Published September 22, 2009
In a small courtyard, in the college town of Fullerton, former eBay CEO and political novice Meg Whitman Tuesday made a giant announcement -- officially launching her bid for California's highest office.
The race for governor is heating up with the state's economic woes taking center stage.With California's unemployment rate over 12 percent, analysts say Whitman's business background may be far more valuable than any political experience her rivals have.
"I want to focus first and foremost on job creation and keeping jobs in California,"Whitman said. "We cannot afford to lose another job to a neighboring state."
Dan Schnur, a political scientist at USC, said Whitman's biggest challenge at this point is "explaining to voters that her skills in the private sector as a CEO balancing budgets, making difficult leadership decisions are directly applicable to a state that is facing the kind of budget and economic crisis that the state is dealing with right now."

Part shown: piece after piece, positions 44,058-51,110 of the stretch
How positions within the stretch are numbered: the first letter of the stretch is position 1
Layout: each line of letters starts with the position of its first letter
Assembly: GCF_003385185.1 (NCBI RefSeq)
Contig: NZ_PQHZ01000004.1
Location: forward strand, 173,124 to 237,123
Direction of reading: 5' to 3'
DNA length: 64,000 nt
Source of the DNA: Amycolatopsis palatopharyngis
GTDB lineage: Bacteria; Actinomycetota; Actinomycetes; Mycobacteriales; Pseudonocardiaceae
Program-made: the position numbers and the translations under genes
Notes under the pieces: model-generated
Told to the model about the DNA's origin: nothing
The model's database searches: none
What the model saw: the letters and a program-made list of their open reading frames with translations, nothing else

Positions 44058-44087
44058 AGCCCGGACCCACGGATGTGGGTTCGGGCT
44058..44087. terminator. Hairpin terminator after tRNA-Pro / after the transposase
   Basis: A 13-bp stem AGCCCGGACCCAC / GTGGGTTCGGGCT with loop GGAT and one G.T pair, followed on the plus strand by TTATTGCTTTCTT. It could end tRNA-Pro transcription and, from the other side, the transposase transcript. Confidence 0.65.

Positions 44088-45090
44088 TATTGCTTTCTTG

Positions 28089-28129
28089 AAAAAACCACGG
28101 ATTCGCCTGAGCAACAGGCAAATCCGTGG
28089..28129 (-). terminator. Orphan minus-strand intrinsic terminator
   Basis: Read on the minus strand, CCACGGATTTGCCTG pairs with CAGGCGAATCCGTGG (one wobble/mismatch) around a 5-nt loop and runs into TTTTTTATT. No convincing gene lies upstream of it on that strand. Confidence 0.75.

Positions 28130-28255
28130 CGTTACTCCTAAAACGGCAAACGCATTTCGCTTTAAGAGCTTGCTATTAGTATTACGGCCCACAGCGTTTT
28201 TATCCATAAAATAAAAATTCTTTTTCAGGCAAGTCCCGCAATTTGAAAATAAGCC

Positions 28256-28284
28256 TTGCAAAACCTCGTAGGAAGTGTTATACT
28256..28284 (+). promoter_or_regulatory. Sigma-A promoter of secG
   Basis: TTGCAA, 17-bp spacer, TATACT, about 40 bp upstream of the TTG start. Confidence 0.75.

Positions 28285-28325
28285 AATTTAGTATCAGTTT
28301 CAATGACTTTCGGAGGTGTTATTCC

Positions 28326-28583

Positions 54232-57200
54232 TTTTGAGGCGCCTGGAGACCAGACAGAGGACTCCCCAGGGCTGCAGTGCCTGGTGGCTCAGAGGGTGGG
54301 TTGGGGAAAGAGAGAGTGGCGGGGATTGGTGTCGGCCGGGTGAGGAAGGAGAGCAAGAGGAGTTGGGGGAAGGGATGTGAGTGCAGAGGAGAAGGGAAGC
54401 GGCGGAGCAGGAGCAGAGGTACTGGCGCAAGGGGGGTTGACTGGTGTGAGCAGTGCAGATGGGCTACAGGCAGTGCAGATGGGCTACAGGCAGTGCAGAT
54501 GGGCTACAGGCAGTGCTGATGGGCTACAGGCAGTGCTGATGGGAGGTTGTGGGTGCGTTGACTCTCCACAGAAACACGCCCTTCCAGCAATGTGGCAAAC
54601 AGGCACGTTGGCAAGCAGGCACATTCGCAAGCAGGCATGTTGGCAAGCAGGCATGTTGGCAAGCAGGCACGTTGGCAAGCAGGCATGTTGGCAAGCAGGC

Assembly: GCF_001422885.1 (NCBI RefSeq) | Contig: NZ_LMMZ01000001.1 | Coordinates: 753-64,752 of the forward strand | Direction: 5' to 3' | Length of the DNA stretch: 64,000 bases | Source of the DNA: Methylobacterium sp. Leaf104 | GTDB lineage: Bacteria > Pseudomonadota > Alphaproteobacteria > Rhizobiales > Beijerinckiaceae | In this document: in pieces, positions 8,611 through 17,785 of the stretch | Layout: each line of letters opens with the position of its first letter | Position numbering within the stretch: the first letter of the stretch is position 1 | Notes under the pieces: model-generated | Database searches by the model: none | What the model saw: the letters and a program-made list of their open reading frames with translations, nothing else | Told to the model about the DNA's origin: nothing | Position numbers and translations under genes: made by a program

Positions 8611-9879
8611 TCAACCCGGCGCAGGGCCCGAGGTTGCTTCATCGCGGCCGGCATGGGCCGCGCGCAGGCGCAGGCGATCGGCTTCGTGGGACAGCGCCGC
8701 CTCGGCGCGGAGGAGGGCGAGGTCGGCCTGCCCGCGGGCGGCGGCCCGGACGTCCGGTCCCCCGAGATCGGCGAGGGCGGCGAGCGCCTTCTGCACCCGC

And if the money is the question, Whitman has lots of it. The billionaire has already donated $19 million of her own to her campaign and says she's willing to spend more, outpacing her GOP rival Steve Poizner, a California insurance commissioner.
The Democratic contenders for their part have collected hefty sums too. Former California Gov. Jerry Brown has more than $7 million. San Francisco Mayor Gavin Newsom has collected nearly $2 million, a mere fraction of the roughly $100 million dollars experts say will be needed to win the race.
Analysts are also keeping a watchful eye on the longtime Democratic Sen. Diane Feinstein, who could still enter the race late in the game and be an automatic front runner.
"There is so much money on the table in a California election," Democratic strategist Susan Estrich said. "So you will see, I mean so much money to be spent. These candidates will spend like presidential candidates."